SooHoo, center left, next to Bernstein and surrounded by some of his non-Dodgers sports photography.
Under Bernstein, SooHoo evolved. Bernstein not only helped refine SooHoo’s technical skills – like how to light an arena or effectively shoot portraits – but he also taught him how to handle matters away from the camera, like managing the business elements and handling people.
“It was almost a seamless transition when he did start shooting because his photography skills were terrific,” Bernstein said. “I mean, here’s a guy – at that point, I think he had just graduated from USC – and his photography skills were up there with all my contemporaries that I was working with.”
Early in his career, SooHoo had the opportunity to cover some of sports’ most infatuating subjects, from the “Showtime” Lakers to the Wayne Gretzky-led Kings to the Al Davis-run Raiders. It wasn’t uncommon for SooHoo to also document the biggest of big-time names, from Michael Jordan to Jerry Rice to Barry Bonds. But as time went on, SooHoo found himself frequenting one venue more than others: Dodger Stadium.
The Dodgers weren’t initially SooHoo’s primarily responsibility. Along with his work for Bernstein, SooHoo also freelanced with United Press International, Sporting News and Sport Magazine, among others.
Just a few years into his professional career, SooHoo captured one of baseball’s most iconic moments – Kirk Gibson’s walk-off home run in Game 1 of the 1988 World Series.
“He’s really helped multiple generations of Dodger fans see the game through his eyes,” said Josh Rawitch, the new president of the National Baseball Hall of Fame who previously spent 15 years with the Dodgers. “He’s as impressive of a photographer as there is in the entire sport.”
In 1995, Bernstein, who had a contract with the Dodgers, could no longer manage his responsibilities with the team and the NBA. With SooHoo already having informally stepped into the role as team photographer, the Dodgers didn’t need to look far for a replacement. SooHoo was handed the torch, one that he still carries to this day.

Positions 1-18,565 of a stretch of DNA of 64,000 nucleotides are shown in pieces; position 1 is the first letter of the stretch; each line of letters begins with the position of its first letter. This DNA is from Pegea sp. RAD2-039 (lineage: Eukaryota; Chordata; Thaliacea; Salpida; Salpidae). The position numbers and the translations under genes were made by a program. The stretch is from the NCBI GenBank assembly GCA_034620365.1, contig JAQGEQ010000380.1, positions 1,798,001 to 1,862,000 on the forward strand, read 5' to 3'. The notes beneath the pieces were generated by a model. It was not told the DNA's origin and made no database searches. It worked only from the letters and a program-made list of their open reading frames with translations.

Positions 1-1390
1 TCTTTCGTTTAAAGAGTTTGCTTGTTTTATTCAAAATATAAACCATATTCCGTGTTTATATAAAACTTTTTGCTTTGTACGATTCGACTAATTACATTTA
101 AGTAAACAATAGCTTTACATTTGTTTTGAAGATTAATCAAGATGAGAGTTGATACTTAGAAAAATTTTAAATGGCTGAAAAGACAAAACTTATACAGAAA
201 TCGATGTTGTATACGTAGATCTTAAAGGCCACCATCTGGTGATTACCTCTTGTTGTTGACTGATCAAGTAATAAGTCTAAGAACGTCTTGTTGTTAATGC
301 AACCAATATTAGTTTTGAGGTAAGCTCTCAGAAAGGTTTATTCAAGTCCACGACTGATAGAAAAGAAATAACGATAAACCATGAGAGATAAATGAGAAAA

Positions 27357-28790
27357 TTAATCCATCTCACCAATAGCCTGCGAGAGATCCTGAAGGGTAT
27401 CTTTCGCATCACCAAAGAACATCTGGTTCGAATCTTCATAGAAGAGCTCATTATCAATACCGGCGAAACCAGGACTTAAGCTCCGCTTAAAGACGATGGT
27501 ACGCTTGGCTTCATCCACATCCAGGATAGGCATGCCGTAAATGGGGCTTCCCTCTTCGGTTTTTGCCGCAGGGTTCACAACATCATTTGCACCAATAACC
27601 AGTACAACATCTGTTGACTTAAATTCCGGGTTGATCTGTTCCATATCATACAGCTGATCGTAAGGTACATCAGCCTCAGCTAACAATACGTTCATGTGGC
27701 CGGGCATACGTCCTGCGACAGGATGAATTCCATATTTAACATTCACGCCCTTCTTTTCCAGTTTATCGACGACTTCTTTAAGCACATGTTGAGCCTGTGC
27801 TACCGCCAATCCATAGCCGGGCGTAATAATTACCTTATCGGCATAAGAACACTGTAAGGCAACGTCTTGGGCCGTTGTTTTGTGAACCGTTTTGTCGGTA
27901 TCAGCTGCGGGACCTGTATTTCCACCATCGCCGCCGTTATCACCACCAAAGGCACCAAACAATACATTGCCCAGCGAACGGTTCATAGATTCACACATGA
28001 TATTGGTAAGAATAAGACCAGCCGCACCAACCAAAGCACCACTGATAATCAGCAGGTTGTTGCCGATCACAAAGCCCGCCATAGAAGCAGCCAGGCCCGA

“He’s always there capturing every moment,” said longtime Dodgers public relations director Steve Brener. “He’s always there for the right shot and setting things up and catching the moment. His dedication to the organization has been endless.”
What’s been particularly impressive about SooHoo’s longevity has been his ability to adapt to and master the evolutions in technology.
SooHoo began his career on film, which had numerous limitations. There was no auto-focus. The motor drive was slow. With each roll of film having only a certain number of shots, SooHoo employed a bulk loader. There was no screen to provide instant feedback. He could only use color film during the day (due to technological limitations). Once shooting was done, photos had to be developed in dark rooms.
Team historian Mark Langill compares SooHoo’s career to that of Scully, who came of age as a broadcaster around the time that the portable transistor radio was invented.
“Vinny became an icon in part because of that technology,” Langill noted. “I think it’s the same with SooHoo because the first 10, 15 years, he’s really limited by slide film and negative film and dark rooms and things like that. When digital cameras come out, suddenly, he’s not on a pitch count. He’s got a whole canvas in front of him. Then suddenly, when the Internet comes along, the whole world can see his work.”
Instagram, in particular, has been a boon for SooHoo, whose @jon.sohoo handle has more than 137,000 followers.
SooHoo uses his “SooHoo Scrapbook” to post the best images from games during a season. He’ll also drop gems from the ’80s, ’90s and 2000s. SooHoo’s social media portfolio is an infatuating blend of contemporary and nostalgic, a balance that has earned admiration from Dodger fans.